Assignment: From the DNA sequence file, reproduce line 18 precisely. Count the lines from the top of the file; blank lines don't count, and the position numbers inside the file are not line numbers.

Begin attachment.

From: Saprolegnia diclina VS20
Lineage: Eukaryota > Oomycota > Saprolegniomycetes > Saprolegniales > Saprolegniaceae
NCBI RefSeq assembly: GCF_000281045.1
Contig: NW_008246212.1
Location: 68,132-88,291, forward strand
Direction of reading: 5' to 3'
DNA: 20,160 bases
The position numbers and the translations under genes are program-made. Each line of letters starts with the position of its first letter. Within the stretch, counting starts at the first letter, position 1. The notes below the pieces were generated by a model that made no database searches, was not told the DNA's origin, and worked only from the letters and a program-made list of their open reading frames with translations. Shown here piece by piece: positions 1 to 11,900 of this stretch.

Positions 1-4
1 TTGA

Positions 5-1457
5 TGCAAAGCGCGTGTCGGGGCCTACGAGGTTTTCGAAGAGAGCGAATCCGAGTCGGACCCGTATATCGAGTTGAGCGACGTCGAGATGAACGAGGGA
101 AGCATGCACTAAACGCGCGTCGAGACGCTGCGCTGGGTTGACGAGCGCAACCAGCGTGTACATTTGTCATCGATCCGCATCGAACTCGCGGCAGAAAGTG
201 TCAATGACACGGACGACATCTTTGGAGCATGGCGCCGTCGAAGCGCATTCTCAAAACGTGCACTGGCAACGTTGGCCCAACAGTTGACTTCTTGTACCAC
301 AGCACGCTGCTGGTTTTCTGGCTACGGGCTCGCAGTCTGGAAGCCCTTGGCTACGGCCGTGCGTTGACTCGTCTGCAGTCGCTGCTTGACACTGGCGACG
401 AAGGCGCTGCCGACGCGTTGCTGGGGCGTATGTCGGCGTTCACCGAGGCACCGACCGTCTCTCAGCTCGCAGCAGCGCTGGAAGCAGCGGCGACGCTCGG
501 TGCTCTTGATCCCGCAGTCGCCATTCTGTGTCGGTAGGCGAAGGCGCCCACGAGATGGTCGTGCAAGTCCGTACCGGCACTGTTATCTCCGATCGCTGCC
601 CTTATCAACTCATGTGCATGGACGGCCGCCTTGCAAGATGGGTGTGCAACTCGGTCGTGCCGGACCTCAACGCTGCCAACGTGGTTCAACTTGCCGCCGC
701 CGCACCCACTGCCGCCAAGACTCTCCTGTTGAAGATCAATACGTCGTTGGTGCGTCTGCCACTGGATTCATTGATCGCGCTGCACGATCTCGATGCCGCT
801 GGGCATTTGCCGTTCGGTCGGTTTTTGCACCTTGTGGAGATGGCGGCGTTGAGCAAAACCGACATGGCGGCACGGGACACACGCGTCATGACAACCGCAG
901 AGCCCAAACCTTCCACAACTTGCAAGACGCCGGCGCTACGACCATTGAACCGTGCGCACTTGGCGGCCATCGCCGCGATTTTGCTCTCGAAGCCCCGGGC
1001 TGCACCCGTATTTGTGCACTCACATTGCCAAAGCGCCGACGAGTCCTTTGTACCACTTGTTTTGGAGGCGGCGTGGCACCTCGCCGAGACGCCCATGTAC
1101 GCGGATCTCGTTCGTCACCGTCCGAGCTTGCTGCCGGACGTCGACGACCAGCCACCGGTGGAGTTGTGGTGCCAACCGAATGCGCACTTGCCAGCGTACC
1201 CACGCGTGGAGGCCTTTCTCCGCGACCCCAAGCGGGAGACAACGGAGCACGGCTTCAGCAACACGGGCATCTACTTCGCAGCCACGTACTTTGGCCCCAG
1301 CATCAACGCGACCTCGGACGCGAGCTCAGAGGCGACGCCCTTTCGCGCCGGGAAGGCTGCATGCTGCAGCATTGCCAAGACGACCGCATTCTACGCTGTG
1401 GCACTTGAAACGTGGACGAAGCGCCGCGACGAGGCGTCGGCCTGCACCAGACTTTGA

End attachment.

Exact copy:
601 CTTATCAACTCATGTGCATGGACGGCCGCCTTGCAAGATGGGTGTGCAACTCGGTCGTGCCGGACCTCAACGCTGCCAACGTGGTTCAACTTGCCGCCGC